Salt And Its history In A Few Paragraphs – Halite


Source: Collin Key

By: Linus Koepcke, Researcher

Salt is an essential mineral to humans, and throughout history, it has contributed to the rise and fall of civilizations, trade and connections, and many cultures. The word “salary” derives from Latin sal, salt, as Roman soldiers were sometimes paid in salt. We shall go through a brief history of salt.


The Ancient Egyptians knew about salt before recorded time, and they collected salt from evaporated sea water from the Nile River Delta. They were aware that different sources and lakes yielded a gamut of different salts. Salt was deeply connected to religion, such as mummy-making. On the other hand, it was an important part of daily life, such as being an ingredient in cured food or in trade.


At the same time, on the other side of the world, in China, people were fighting for a lake. The lake was in an arid desert region in northern China, and by the time the Xia dynasty came about, people were boiling down lake water in pans and selling the salt. Sichuan people were among the first to create technology for creating salt. They preserved soy with salt by fermenting it and making it into soy sauce. Even now, pickled vegetables are a staple in Sichuan, China, and soy sauce(and other salty condiments) is very common in China, even spreading to Japan and other parts of Asia.


Europe has(or had) many salt mines, which were extremely important in its history. For example, the Salzburg mine in the Austrian Alps, in addition to supplying salt across Europe, preserved several prehistoric miners bodies by essentially curing their bodies. The Asse Salt Mine in Germany was used to mine salt, but eventually was used as a burying site for radioactive waste and was permanently closed. Most famously, in Poland, there is the famous Wieliczka Salt Mine, notable for having a cathedral entirely carved out of salt, which is also a UNESCO World Heritage Site. Europeans have used salt for ages, using it to cure meats and herring. Some mines have salt of quality such that it is safe to use straight out of the mine without purifying, whereas other mines require solution mining. This is where large holes are bored into the salt-bearing rock, and water is put into the holes. The water dissolves the surrounding salt, creating brine, and the brine is pumped up to be evaporated. The end product is extremely high purity salt. This salt from Europe sustained sailors by curing meat, who would eventually go colonize America. Not only that, it also is the base of Scandinavian food culture, like Bergen fish stew or surströmming.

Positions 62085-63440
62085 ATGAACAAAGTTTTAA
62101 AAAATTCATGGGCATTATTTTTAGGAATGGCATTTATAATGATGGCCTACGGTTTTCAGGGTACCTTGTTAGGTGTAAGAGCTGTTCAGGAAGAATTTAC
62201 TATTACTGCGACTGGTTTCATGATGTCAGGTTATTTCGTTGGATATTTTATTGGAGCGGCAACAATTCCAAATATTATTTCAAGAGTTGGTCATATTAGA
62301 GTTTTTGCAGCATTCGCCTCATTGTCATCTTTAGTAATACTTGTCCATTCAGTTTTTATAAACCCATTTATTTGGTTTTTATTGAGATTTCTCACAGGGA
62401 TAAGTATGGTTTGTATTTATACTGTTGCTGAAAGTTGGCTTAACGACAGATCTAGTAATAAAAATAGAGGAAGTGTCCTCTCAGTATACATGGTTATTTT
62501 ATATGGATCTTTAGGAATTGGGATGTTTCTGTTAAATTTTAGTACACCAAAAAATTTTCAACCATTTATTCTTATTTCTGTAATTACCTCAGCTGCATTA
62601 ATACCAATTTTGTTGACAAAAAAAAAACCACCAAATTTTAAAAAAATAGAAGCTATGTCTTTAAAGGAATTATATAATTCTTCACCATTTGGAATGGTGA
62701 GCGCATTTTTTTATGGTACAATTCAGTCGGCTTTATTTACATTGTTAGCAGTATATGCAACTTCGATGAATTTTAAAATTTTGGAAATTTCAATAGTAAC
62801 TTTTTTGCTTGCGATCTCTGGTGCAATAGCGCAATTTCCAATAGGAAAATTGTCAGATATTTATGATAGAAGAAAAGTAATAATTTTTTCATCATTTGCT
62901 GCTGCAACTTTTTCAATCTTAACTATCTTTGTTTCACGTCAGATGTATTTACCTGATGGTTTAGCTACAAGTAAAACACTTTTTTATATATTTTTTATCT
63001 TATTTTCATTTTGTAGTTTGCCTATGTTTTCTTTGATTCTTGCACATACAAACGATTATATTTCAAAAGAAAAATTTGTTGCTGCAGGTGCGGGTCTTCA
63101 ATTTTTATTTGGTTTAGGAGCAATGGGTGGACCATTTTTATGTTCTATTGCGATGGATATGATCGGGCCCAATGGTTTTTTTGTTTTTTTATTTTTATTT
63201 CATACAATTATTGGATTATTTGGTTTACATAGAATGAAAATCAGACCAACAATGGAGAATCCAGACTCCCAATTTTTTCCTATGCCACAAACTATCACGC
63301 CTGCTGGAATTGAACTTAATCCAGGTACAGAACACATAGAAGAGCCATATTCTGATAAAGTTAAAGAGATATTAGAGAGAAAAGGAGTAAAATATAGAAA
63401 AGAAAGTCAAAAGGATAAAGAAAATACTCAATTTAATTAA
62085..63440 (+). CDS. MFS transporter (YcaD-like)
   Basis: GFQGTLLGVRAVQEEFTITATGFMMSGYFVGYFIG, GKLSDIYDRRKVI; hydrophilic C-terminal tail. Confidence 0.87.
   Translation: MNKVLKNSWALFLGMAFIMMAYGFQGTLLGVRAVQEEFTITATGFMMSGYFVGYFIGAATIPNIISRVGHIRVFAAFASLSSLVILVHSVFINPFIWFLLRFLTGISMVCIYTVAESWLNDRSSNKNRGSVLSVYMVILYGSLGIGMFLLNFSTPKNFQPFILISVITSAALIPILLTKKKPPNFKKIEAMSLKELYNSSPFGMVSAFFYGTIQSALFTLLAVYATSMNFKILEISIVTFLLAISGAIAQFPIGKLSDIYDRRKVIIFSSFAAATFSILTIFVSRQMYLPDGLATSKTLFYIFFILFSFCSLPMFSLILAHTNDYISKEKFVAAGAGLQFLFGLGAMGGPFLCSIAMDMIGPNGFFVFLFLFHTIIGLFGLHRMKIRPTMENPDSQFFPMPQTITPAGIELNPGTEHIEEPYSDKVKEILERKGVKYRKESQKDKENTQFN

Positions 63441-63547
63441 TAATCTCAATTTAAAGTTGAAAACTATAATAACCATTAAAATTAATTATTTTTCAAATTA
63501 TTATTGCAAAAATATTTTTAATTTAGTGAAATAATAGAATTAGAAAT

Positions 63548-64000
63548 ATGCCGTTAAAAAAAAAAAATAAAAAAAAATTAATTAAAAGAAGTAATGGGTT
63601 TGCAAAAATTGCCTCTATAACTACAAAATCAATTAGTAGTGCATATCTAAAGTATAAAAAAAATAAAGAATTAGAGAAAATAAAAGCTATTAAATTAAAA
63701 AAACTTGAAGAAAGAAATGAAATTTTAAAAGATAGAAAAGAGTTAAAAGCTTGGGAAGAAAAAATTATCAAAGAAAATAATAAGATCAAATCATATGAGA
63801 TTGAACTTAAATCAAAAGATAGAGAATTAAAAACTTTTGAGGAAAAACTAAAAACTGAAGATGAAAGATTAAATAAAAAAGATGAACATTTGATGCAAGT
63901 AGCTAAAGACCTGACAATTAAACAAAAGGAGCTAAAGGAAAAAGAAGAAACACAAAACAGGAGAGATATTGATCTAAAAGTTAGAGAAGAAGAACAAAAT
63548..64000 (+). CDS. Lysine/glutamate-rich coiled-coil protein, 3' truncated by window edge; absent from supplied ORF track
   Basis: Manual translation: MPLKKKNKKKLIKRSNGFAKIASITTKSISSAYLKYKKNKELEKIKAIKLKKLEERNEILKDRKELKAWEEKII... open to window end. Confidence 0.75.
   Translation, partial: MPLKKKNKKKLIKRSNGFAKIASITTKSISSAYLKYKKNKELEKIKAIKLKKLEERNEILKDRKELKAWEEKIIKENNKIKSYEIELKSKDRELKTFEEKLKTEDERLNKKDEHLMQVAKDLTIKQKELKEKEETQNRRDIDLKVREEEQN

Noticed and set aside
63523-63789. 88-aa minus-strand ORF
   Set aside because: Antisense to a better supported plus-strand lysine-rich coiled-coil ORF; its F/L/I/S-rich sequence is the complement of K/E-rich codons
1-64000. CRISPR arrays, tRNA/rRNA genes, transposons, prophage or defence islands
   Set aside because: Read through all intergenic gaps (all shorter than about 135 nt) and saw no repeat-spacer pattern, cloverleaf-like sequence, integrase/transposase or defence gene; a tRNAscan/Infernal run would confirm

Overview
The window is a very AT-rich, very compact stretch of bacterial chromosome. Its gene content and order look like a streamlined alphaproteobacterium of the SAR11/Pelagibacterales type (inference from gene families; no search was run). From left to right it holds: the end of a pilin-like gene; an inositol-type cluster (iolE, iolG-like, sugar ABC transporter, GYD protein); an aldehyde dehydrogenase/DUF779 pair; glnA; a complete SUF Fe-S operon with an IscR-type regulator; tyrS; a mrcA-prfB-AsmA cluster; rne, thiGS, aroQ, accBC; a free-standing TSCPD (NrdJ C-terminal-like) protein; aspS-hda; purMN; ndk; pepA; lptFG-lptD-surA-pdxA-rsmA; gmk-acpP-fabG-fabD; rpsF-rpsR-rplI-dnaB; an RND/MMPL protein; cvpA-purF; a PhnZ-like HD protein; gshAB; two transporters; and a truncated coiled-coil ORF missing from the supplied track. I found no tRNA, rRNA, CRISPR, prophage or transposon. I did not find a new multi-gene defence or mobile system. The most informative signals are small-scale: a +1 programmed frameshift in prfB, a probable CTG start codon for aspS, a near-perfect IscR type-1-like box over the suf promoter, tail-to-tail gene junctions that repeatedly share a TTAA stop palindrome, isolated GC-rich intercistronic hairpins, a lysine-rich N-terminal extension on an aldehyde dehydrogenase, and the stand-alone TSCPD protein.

Modern Times

Since the middle of the 19th century, salt consumption has been declining, even in “salty” countries like Sweden. The salt now is often produced from large scale evaporations in lakes and is exported across the world via megacompanies. There is also one essential artificial component added to edible salt: iodide. This is an essential nutrient for humans, often found in seafood such as seaweed or fish. Since it is not common in Western diets, particularly America. Thus table salt is fortified with sodium iodide or potassium iodide, which is essentially the only iodine an average American gets in their diet.

Sources/Further readings:

A brief reading on halite:

A book on the history of salt: “Salt: A world history, Mark Kurlansky”

Article on “salary”:,with%20salt%20instead%20of%20money.

Salt in Chinese history:

On iodized salt: 

Take action

Visit the amazing Wieliczka Salt Mine: